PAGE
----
There are more questions than answers when it comes to the mysterious mosaic in the Ein Gedi synagogue, but what we do know is that the secret spice has inspired many writers longing for its sweet fragrance for many centuries.
Having served in the US as a community rabbi before moving to Israel, I really appreciate visits to ancient synagogues. We have uncovered plenty of ancient synagogues all over Israel but perhaps the most intriguing is the one in Ein Gedi.
In the 1960s, while clearing some land for agriculture purposes, an ancient synagogue was found in Ein Gedi, a desert oasis located west of the Dead Sea. Originally built in the beginning of the third century, it continued to function until the 6th century when it was destroyed.
On the floor of the synagogue, there is an interesting Aramaic inscription composed of 18 lines mentioning several different things: First, there is a list of the names of the Patriarchs and elders since creation from Adam to Japheth, thus evoking continuity in mankind. Next, the names of the Patriarchs from Abraham to Jacob appear, evoking the foundations of the Jewish people. Then the mosaic mentions the names of the friends of Daniel: Hananiah, Mishael and Azariah, evoking the end times and messianic revelations in the concealed Book of Daniel.
The mosaic also contains a list of the names of the donors who built the synagogue and then there is a specific and very interesting warning that says roughly: “Woe to those who cause dissension between the community and give the secret of this city to the Gentiles!” Then it adds another line: “The Eye of the Overseer will see and cut off this soul and his seed from the earth!” What does this mean? What secret is forbidden to be divulged by members of the community?
Many scholars believe that the secret of the city was its knowledge of the cultivation of the famous, precious, and very expensive afarsemon: the myrrh. Ever since Ein Gedi was populated, people cultivated this very special plant that yielded the much desired perfume. Nabateans would trade it, Cleopatra wanted it, and the Romans protected the precious industry. Rich people kept it in their treasure chests and robbers would discover it by following its aromatic scent. The Bible mentions this fragrance in the Song of Songs (4:6): “When the day’s cool breeze comes up and the shadows lengthen, I will get myself to the mountain of myrrh to the hill of frankincense”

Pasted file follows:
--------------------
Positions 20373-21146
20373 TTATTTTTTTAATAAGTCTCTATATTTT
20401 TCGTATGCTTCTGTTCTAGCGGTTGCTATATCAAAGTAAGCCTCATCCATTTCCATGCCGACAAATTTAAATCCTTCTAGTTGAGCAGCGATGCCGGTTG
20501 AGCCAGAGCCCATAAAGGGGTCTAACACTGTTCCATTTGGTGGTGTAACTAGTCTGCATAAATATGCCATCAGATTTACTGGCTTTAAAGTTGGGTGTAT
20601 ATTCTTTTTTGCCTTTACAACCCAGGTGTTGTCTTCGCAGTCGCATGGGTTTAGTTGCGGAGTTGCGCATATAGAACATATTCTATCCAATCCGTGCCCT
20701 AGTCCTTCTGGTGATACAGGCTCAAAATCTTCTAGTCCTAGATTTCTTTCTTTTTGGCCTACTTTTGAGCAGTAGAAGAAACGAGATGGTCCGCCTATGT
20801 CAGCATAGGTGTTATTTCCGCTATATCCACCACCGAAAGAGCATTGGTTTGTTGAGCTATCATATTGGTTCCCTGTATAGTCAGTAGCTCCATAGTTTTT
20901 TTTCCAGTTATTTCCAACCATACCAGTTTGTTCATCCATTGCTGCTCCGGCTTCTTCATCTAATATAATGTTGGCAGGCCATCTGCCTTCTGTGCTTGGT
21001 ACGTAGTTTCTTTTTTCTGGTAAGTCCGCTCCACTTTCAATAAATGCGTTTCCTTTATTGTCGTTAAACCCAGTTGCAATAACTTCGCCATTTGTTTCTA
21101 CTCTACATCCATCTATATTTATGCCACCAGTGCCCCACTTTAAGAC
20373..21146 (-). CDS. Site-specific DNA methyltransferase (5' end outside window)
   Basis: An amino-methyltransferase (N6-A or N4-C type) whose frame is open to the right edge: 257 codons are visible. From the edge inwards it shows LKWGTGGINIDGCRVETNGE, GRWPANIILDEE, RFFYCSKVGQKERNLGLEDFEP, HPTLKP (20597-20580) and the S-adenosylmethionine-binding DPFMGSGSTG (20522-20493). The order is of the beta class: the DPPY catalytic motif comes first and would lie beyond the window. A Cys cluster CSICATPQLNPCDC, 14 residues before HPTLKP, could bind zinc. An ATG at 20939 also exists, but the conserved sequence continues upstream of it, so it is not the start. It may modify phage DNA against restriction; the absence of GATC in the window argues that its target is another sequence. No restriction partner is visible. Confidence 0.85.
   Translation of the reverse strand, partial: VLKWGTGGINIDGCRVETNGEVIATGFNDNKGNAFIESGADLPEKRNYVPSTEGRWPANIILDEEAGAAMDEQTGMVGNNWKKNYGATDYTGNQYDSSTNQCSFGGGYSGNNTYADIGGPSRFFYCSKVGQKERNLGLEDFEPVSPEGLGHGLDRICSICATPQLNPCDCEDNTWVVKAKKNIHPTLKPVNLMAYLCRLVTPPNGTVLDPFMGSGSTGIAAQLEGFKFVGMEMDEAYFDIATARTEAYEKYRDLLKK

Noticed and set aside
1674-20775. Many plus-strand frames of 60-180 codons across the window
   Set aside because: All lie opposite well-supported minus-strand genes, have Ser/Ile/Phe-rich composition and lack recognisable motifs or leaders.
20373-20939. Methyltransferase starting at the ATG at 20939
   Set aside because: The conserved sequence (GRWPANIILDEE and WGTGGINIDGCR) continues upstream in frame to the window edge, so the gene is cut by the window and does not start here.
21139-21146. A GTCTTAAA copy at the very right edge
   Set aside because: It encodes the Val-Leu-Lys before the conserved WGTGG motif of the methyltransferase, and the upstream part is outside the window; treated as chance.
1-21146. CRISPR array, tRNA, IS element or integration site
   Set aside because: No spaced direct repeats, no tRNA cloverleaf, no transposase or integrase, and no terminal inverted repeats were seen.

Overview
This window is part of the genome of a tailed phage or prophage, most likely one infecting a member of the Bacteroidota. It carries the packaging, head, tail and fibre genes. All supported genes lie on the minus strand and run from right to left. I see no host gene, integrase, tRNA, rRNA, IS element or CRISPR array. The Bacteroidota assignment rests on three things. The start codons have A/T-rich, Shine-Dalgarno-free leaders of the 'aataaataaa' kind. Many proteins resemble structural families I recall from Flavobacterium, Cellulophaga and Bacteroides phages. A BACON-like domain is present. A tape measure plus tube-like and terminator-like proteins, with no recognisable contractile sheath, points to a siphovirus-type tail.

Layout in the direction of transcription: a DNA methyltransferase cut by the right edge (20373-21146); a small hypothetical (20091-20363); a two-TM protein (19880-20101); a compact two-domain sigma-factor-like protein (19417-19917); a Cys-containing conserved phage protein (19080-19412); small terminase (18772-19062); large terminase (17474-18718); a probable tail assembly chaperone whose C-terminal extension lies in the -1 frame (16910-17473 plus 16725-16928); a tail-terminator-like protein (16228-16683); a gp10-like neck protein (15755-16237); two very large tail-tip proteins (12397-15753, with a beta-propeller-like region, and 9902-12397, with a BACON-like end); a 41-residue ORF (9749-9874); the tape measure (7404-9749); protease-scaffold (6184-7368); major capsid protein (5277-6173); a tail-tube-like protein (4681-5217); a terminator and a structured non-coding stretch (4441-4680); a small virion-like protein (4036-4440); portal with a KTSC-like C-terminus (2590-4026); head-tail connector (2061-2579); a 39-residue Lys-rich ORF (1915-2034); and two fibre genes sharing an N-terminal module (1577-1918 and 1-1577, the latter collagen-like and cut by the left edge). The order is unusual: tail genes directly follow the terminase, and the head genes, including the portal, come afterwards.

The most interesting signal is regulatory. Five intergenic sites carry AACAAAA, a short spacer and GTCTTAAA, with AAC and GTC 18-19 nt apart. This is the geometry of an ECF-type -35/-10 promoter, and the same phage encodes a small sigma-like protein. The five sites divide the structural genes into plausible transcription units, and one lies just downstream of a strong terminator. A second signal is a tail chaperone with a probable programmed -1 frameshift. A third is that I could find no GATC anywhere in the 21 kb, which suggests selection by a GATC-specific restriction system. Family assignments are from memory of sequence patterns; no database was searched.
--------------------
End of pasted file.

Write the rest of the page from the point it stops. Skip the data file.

The secret of this cultivation was lost after the Byzantine era. Today we are cannot definitively identify the plant source of this ancient afarsemon spice. Clearly the secret was well kept.
There are more questions than answers when it comes to the mysterious mosaic in the Ein Gedi synagogue, but what we do know is that the secret afarsemon and its production have inspired many writers longing for its sweet fragrance for many centuries.
The enchanting site of Ein Gedi offers numerous other treasures such as its water sources and Nachal David and Nachal Arugot, which offer wonderful nature walks. The more courageous will discover at the top of the canyon, a chalcolithic temple dating back to 5000 BCE.
Ein Gedi is also identified in the Bible as the place where David fled when he was running from King Saul. The Bible reports: “From there David went up and lived in the strongholds of Ein-Gedi” (II Samuel 23:29).
Ein Gedi is a great place to visit for families. It is a rich, diverse site that offers something for everyone.
By Rabbi Moshe Rothchild, United with Israel